Understanding Phenytoin Equivalents

Understanding Phenytoin Equivalents

2016-11-11T19:19:39+00:00

fosphenytoin image 1 (1)Sometimes, in an effort to make things simpler, we actually make them more confusing. Such is the case with phenytoin equivalents. 

Fosphenytoin is a water-soluble prodrug of phenytoin. After IV administration, much of the fosphenytoin is metabolized to phenytoin within 15 minutes. Advantages over phenytoin include the option for IM administration and less cardiotoxicity allowing for faster infusion rates. Even the potential for hyperphosphatemia from the release of phosphate is generally inconsequential. 

So, where is the confusion? 

If you want the patient to receive 500 mg of phenytoin, then you simply order fosphenytoin 500 mg PE (where PE stands for phenytoin sodium equivalents).

But… if you turn the vial around and look at the side, you’ll notice it says that each 10 mL vial contains fosphenytoin sodium 750 mg. Wait, so do we need to order fosphenytoin 750 mg to make sure the patient receives phenytoin 500 mg?

fosphenytoin image 2 (1)

Phenytoin Equivalent: Keeping it simple

Most, if not all, institutions have the process set up so that fosphenytoin is ordered as phenytoin equivalents. So, keep it simple.

  1. Choose your favorite phenytoin dosing calculator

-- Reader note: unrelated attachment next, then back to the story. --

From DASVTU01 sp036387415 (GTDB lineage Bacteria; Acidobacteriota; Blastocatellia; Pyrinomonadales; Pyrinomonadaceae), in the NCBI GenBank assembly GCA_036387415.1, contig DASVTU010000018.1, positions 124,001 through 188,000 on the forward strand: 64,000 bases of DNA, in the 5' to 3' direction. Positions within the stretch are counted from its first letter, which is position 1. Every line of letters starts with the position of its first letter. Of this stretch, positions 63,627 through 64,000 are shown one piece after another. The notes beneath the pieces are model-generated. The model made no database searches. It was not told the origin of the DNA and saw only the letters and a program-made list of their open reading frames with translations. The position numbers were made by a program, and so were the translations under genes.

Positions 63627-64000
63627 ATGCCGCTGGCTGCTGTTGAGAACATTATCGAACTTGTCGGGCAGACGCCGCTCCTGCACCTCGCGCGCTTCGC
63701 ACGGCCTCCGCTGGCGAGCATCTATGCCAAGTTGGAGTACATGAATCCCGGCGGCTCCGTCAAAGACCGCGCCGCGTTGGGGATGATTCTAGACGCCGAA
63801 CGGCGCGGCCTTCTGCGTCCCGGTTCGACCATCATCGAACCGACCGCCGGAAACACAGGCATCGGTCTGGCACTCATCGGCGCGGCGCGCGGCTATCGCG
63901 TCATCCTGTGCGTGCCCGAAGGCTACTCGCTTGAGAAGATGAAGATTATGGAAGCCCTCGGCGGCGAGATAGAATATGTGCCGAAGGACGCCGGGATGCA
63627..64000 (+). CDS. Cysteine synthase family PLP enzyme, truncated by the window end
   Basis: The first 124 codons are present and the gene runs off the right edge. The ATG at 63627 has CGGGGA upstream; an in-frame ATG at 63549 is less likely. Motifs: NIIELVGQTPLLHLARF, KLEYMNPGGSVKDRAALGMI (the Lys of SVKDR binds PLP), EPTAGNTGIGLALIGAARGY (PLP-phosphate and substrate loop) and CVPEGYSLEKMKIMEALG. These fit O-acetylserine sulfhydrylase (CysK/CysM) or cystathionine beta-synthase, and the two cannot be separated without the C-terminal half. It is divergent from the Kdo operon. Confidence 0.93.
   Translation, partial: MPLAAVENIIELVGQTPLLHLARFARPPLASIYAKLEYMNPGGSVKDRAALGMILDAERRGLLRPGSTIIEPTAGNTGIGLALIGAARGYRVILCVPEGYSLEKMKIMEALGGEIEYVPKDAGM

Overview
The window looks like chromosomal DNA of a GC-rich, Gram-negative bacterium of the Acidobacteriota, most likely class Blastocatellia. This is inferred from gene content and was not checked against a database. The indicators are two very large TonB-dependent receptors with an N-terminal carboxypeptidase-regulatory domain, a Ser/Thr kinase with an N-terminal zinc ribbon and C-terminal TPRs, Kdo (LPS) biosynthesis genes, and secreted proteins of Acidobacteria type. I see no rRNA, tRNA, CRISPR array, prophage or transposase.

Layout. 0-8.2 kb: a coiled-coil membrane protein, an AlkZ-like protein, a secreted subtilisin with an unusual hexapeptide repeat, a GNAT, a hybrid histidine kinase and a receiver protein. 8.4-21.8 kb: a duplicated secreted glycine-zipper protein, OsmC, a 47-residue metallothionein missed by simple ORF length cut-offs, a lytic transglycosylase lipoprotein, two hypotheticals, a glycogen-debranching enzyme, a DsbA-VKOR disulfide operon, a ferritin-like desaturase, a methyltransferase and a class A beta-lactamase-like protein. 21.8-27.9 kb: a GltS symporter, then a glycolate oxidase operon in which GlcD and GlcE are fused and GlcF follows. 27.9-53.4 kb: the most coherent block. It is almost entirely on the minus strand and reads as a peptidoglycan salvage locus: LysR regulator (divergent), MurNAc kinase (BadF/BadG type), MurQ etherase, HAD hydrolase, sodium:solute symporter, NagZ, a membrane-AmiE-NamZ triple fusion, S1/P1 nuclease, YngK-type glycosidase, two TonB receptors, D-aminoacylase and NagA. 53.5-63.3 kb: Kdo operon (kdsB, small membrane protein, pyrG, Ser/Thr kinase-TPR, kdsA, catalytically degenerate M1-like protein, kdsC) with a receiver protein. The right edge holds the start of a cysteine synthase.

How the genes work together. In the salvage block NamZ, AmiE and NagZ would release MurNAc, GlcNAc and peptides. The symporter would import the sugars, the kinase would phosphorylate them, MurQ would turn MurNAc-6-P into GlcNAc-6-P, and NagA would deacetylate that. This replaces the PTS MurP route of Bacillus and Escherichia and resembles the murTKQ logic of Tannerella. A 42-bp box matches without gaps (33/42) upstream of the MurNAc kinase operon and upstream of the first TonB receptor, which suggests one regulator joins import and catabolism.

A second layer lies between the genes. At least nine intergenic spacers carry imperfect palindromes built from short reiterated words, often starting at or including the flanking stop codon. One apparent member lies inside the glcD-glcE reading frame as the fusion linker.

2. Calculate a dose
  3. Order that amount of fosphenytoin in PE units

I would have preferred to just learn a new weight-based dose for fosphenytoin, completely separate from phenytoin. But, this is what we have. Don’t over-think it. That’s where the confusion sets in.

Bryan D. Hayes, PharmD, FAACT, FASHP

Bryan D. Hayes, PharmD, FAACT, FASHP

Chief Science Officer, ALiEM
Creator and Lead Editor, CAPSULES series, ALiEMU
Clinical Pharmacist, EM and Toxicology, MGH
Assistant Professor of EM, Harvard Medical School
Bryan D. Hayes, PharmD, FAACT, FASHP

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  • Steve R

    Bryan,

    What role do you see on a daily basis for the use of phenytoin. I often recommend a fosphenytoin load in our hemodynamically unstable patients as well as anyone with a “questionable” line as our acquisition costs are not significantly higher for fosphenytoin. Once the patient (if NPO) is off pressors and no longer receiving fluid boluses, I often try to switch back to phenytoin as I find the smaller maintenance doses of 100-150mg don’t quite have the same effect as the huge loading doses. However, always meet a lot of resistance from the “if it ain’t broke, don’t fix it” neurology clan. (Despite them being essentially the same drug…) wondering if you have any opinions on the utility of the fosphenytoin load with phenytoin maintenance?

    I also tend to continue with the IV therapy in patients receiving tube feeds, at least while critically ill. I never know how well it is really being absorbed, and the increase in nursing time / failure to meet caloric goals with holding feeds seems to be not worth it in the patient with a temporary feeding tube.

    Just some thought…

    • Bryan D. Hayes

      Steve,

      Our costs for fosphenytoin are also similar to phenytoin. We frequently use fosphenytoin for the load before converting to phenytoin maintenance doses. All of your points make sense and seem to reflect practice at my institution.